Hadeel Subahi likes paper. She folds it and shapes it and wills it into being any number of things, using the sheer power of her imagination. A power she then harnessed to launch experimental design studio Fold Lab in 2012.
An architect by day and an origamist by night, Subahi would get lost in the edges and crannies of origami. “I found it very interesting, especially with architecture, it’s very geometric. and I’ve always been inspired in my job as an architect by origami. [...] I was obsessed with YouTube tutorials, I was trying to, every day, take like one tutorial and finish it,” she recounts. “I would slowly find myself losing track of time and [end up] doing origami until the early morning hours, and I think that’s when I realised, ‘oh, I think I love origami, it’s my thing.’”Her love affair with origami had unbeknownst to her started long before that. And like Jack Nicholson in The Shining, and China before him, she had to go into isolation to fulfil her destiny. “I actually had to take a big job in the Emirate of Umm al-Quwain, it’s a very quiet and isolated emirate in the UAE, which means I had a lot of time when I was not working,” she says. “It was a good time for me to practice my hobby and try to build things again. I used this time to improve my origami since I was really into it.”
And just like that, a new star was born. Subahi’s interior pieces, which mainly consist of lighting décor pieces and lampshades, rapidly gained her and her studio instant renown across Dubai with their quirky bohemian flair. But more than they, they also earned her a collaboration with Netflix for the network’s Ramadan bash in Cairo last year, and even a soon-to-be-revealed gig with Insta-famous art director Ahmed Abi that she’s being tight-lipped about. “We’ve met and because we wanted to do something together, like some wall installation or content for his Instagram, for fun. So next time he comes to Dubai, we’ll discuss that and stay tuned, let’s see,” she says.Like all great artists, her secret is relentless experimentation with paper, which, in the case of origami, was the end rather than the means. “I experiment with paper most of the time, even when I’m not doing it for the sake of making an origami design for Fold Lab, I’d use it sometimes to develop a concept in architecture. I always, always, always try to experiment with paper first, or imagine the shape as an origami or how it would unfold,” she says. “The thing that I play with and experiment with is paper.”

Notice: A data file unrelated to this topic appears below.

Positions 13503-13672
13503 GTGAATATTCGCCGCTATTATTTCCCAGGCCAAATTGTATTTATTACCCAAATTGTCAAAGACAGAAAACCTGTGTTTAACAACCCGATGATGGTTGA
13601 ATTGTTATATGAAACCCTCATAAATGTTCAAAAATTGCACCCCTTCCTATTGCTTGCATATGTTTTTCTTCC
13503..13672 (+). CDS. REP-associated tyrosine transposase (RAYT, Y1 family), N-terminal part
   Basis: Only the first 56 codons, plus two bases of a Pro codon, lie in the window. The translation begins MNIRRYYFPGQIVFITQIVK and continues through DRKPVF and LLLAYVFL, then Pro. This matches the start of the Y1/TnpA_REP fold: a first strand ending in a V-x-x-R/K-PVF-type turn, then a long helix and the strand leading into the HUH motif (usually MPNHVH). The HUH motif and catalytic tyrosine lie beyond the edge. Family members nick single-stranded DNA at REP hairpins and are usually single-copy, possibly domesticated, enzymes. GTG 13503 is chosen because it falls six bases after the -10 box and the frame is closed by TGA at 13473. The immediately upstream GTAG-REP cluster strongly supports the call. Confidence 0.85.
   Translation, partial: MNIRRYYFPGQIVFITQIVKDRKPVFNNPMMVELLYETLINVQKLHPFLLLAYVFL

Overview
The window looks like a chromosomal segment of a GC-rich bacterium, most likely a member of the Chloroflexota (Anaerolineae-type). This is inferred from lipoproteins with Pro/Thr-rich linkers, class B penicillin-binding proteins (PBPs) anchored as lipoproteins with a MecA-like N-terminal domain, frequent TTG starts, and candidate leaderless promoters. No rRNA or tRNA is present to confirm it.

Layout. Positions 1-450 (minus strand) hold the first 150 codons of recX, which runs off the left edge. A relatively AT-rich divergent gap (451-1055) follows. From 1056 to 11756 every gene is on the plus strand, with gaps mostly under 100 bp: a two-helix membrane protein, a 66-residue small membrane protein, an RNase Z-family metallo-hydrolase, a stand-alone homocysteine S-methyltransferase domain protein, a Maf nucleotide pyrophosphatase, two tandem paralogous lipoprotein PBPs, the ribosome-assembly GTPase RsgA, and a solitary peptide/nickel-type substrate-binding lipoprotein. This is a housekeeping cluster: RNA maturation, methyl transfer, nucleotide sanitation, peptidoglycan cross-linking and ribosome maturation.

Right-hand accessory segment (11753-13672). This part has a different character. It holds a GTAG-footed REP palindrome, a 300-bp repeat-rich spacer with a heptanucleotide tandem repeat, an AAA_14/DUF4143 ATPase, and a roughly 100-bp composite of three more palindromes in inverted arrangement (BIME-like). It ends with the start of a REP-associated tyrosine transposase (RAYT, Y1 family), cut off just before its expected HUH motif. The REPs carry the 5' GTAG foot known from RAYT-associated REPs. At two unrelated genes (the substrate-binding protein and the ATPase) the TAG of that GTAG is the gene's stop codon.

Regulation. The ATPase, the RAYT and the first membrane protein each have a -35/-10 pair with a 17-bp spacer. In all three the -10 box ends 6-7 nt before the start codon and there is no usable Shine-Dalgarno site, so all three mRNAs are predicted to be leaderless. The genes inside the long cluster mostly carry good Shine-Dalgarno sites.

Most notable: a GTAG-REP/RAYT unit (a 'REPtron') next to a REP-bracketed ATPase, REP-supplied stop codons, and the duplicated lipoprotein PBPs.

Ahmed Abi getting to know his origami duckie
It’s very supportive of new artists and creatives in Dubai, which is still not that common in Sudan.
A well-travelled polyglot, the Sudanese artist has slithered from one discipline to another without a hitch. “[Ever since I can] remember I was always into art. I was always drawing and building things – you know, crafts, which led me, after school, to study architecture, and then led me to get into the design world.”
Subahi is one of the lucky ones, unlike many artists in her native Sudan, a country marred by political instability, where artistic expression is still bound and women’s participation in public life is still limited. Yet, Subahi maintains hope. “I noticed that, in Sudan, the art scene has really been picking up recently. So many independent art galleries and people are getting more into art now,” she says. “Of course, in Dubai, the art scene is way more developed, and the budget is way higher for art here. It’s very supportive of new artists and creatives in Dubai, which is still not that common in Sudan. Like all these art events and art nights and art months and design week, these are all things that are really great for an artist to be learning in Dubai.”
Photos courtesy of Hadeel Subai.
Check out FoldLab on Instagram @foldlab.